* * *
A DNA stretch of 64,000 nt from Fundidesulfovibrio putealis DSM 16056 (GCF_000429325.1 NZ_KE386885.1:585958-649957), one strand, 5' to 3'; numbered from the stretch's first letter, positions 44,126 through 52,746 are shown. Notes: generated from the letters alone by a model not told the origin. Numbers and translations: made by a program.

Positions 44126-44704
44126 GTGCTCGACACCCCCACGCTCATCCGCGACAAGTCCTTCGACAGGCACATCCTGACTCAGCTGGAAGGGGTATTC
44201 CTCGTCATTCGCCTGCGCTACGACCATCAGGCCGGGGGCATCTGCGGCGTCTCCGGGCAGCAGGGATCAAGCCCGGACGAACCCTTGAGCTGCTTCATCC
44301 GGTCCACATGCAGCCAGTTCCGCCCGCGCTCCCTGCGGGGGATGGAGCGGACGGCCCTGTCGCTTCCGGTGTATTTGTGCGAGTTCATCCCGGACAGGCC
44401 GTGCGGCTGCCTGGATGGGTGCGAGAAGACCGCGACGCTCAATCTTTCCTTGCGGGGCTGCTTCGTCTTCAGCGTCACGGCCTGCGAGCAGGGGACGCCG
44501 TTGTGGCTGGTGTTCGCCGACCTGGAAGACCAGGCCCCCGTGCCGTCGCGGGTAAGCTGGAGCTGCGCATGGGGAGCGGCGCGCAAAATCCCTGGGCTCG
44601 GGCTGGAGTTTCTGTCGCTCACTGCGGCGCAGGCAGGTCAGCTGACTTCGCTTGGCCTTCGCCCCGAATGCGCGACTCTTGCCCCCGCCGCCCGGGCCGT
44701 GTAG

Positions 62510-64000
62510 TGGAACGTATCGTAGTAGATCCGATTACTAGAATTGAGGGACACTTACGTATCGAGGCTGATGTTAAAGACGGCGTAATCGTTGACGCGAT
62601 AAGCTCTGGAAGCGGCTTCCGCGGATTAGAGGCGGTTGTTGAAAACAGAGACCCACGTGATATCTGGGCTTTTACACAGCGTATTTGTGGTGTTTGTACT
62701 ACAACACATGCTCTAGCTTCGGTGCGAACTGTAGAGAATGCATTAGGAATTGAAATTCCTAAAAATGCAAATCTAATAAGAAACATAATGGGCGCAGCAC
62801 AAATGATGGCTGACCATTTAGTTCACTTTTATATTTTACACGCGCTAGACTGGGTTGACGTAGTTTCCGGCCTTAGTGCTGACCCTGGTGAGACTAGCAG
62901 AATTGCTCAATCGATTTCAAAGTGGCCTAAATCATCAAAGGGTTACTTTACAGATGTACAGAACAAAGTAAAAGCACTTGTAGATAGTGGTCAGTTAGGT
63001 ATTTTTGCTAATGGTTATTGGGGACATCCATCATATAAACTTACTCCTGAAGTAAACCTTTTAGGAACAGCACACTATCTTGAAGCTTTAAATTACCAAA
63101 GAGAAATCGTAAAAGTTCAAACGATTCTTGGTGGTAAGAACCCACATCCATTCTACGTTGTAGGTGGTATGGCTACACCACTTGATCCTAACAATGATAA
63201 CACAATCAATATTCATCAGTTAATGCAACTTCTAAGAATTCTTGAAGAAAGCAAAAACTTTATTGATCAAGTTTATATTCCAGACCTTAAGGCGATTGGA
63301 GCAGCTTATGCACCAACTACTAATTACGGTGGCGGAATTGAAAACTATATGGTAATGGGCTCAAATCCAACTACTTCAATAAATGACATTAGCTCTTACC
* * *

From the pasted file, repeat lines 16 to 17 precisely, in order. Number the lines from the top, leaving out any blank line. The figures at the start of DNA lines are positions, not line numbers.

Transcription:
63001 ATTTTTGCTAATGGTTATTGGGGACATCCATCATATAAACTTACTCCTGAAGTAAACCTTTTAGGAACAGCACACTATCTTGAAGCTTTAAATTACCAAA
63101 GAGAAATCGTAAAAGTTCAAACGATTCTTGGTGGTAAGAACCCACATCCATTCTACGTTGTAGGTGGTATGGCTACACCACTTGATCCTAACAATGATAA